When I was a manager for the first time, I was completely lost. I learned a lot and that’s why I teach leadership. I want to help you avoid the same mistakes that I made. Here are 5 things I wish I knew before becoming a manager.
Common Management Pitfalls
There are several common management pitfalls that many first-time (and to be honest long-time) managers encounter.
- Wrong motivation – Managers should be motivated to support their team. Many people go into management to fulfill a dream of leadership without thinking about what the actual job entails.
- Command and control – This approach to leadership is from the industrial age and does not work outside of the military. You need to keep your management approach up to date.
- Being a people pleaser – You will not be able to please everyone on your team. You will inevitably have to make a decision that someone does not like and you have to be able to resolve conflict.
- Hiring the wrong people – Managers need to understand how to attract top talent for their team or organization. Your team should be diverse to ensure a high level of innovation.
When I inevitably realized that I was a bad manager, I thought I was not cut out for management. If you’re wondering if you should be in management, you are not alone. Many people struggle with managing teams for the first time. I can assure you, you’re on the right path by watching this video!
1 – Build Relationships on Your Team
The first thing you need to learn is to build relationships on your team.
- Get to know your employees as people. This will go a long way to establish trust on your team.
- You should understand their interests and be aware of their personal life outside of work.
- Sharing your own interests will show your employees that you are, in fact, human!
When you build relationships with your employees, you will begin to establish trust. If your employees do not trust you, they will not perform at their best.
- When you have casual conversations about your employees’ lives, interests, hobbies, you will begin to see them as people. A lot of managers tend to be overly professional but you should show your employees that you have interests outside of work.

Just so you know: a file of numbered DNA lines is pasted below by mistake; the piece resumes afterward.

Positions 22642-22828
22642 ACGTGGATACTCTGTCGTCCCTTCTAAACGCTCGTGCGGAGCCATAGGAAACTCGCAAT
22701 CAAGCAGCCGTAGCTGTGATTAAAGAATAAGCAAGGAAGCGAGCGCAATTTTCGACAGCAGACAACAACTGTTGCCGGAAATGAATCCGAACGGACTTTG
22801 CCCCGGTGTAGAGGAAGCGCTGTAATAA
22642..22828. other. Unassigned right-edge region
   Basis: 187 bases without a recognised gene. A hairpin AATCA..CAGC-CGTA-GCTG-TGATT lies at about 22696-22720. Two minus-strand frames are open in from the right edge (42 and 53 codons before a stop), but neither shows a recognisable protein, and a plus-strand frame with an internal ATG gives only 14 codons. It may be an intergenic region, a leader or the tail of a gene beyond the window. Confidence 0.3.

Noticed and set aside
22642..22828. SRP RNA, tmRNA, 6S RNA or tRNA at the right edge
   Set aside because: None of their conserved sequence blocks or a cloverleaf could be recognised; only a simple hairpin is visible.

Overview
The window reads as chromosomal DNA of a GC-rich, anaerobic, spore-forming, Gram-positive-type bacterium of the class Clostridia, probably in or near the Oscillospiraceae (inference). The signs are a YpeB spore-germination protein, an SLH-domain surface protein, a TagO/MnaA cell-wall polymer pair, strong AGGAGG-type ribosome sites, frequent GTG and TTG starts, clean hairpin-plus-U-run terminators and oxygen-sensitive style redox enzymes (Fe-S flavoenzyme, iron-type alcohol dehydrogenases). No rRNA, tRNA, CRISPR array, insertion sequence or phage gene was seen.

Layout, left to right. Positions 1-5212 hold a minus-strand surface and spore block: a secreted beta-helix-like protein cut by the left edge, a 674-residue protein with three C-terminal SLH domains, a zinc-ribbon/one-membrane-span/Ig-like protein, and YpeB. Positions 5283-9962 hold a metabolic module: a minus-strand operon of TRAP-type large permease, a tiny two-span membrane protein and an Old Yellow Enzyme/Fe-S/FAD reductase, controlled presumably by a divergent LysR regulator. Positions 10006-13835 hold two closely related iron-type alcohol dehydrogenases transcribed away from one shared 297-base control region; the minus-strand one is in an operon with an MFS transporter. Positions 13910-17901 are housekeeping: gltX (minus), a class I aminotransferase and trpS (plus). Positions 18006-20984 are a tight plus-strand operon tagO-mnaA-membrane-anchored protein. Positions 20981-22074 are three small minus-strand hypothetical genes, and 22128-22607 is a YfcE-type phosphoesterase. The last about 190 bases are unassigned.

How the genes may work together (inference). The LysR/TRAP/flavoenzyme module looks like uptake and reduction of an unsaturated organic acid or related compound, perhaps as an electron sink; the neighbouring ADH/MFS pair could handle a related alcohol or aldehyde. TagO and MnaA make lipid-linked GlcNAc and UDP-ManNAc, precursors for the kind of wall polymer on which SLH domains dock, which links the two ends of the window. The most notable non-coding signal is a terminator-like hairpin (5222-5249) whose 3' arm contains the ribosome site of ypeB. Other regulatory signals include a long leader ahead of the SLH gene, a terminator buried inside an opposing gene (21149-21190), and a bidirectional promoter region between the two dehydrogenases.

- Creating a strong connection with each and every one of your employees will help your team perform better.
- When your employees trust you, this goes a long way to also establish trust between co-workers on your team.
2 – Set Clear Goals
The second thing I learned about management is to set clear goals. You need to provide your employees with the answers to these questions:
- What is expected of them? You need to provide detailed information about the overall goal as it relates to their role.
- What is the timeline? Set milestones to track progress along the way.
- What does success look like? Without knowing what success looks like, how will your employees know how to achieve success and reach their goals?
Managers need to provide their employees with the support they need to be successful.
- You should set clear, actionable goals to set your employees up for success. They should understand what their milestones are and how they can get there.
- Allow the employee to assist in setting their own goals. I used to skip this step but it is incredibly important. You have hired someone who has a skillset and you need to leverage their expertise when setting goals.
- Check in regularly to assess progress and adjust as needed. You should make sure that your employees are on track and if they are not, get them the help they need to get back on track.
3 – Facilitate Communication
The third and last lesson that I learned as a first-time manager was the importance of facilitating communication.
- You need to connect people within your team
- But also avoid the silo effect by establishing relationships with other teams.
- Your employees also need to be introduced to key stakeholders so that they can begin to forge their own relationships.
Communication is all about sharing knowledge. Your employees will gain knowledge over time as they become comfortable in their roles. Losing this knowledge when people leave is very expensive.
- Sharing knowledge helps to avoid double work or re-work as people from different teams are working on similar goals.
- You should empower your employees to find the answers they need on their own. You can achieve this by ensuring the lines of communication are open between your team and others in your organization.
- Establishing an environment of collaboration will increase innovation on your team as each person’s opinions are shared.
Becoming a Manager – Courses on Pluralsight
You can learn more about becoming a manager in my Pluralsight course, Managing Technical Professionals. This course includes animated scenario-based training and you will watch as a management team uses best practices in conflict resolution as well as other skills to help you get your employees to perform at their highest potential. When you’re finished with this course, you’ll have the skills that you need to provide a positive and productive working environment as well as attract and retain top talent. Click the button below to get started with a free trial today!